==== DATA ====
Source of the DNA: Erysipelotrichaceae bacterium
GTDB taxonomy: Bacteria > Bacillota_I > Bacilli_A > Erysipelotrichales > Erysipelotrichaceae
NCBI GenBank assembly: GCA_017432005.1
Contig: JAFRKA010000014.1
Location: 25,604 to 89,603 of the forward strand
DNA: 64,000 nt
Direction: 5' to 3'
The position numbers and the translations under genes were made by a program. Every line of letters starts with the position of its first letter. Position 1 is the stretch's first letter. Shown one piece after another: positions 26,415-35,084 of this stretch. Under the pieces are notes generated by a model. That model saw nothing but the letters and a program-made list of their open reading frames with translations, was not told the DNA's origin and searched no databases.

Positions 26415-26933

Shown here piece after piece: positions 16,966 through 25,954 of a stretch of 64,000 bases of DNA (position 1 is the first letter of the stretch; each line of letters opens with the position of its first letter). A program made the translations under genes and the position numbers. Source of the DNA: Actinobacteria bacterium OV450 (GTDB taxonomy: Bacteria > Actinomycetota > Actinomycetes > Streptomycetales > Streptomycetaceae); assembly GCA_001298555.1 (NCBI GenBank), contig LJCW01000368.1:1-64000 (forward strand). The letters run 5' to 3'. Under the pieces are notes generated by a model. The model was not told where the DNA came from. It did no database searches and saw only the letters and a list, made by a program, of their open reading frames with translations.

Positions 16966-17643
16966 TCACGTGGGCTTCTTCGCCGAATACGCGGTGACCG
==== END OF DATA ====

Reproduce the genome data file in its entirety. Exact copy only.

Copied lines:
Source of the DNA: Erysipelotrichaceae bacterium
GTDB taxonomy: Bacteria > Bacillota_I > Bacilli_A > Erysipelotrichales > Erysipelotrichaceae
NCBI GenBank assembly: GCA_017432005.1
Contig: JAFRKA010000014.1
Location: 25,604 to 89,603 of the forward strand
DNA: 64,000 nt
Direction: 5' to 3'
The position numbers and the translations under genes were made by a program. Every line of letters starts with the position of its first letter. Position 1 is the stretch's first letter. Shown one piece after another: positions 26,415-35,084 of this stretch. Under the pieces are notes generated by a model. That model saw nothing but the letters and a program-made list of their open reading frames with translations, was not told the DNA's origin and searched no databases.

Positions 26415-26933

Shown here piece after piece: positions 16,966 through 25,954 of a stretch of 64,000 bases of DNA (position 1 is the first letter of the stretch; each line of letters opens with the position of its first letter). A program made the translations under genes and the position numbers. Source of the DNA: Actinobacteria bacterium OV450 (GTDB taxonomy: Bacteria > Actinomycetota > Actinomycetes > Streptomycetales > Streptomycetaceae); assembly GCA_001298555.1 (NCBI GenBank), contig LJCW01000368.1:1-64000 (forward strand). The letters run 5' to 3'. Under the pieces are notes generated by a model. The model was not told where the DNA came from. It did no database searches and saw only the letters and a list, made by a program, of their open reading frames with translations.

Positions 16966-17643
16966 TCACGTGGGCTTCTTCGCCGAATACGCGGTGACCG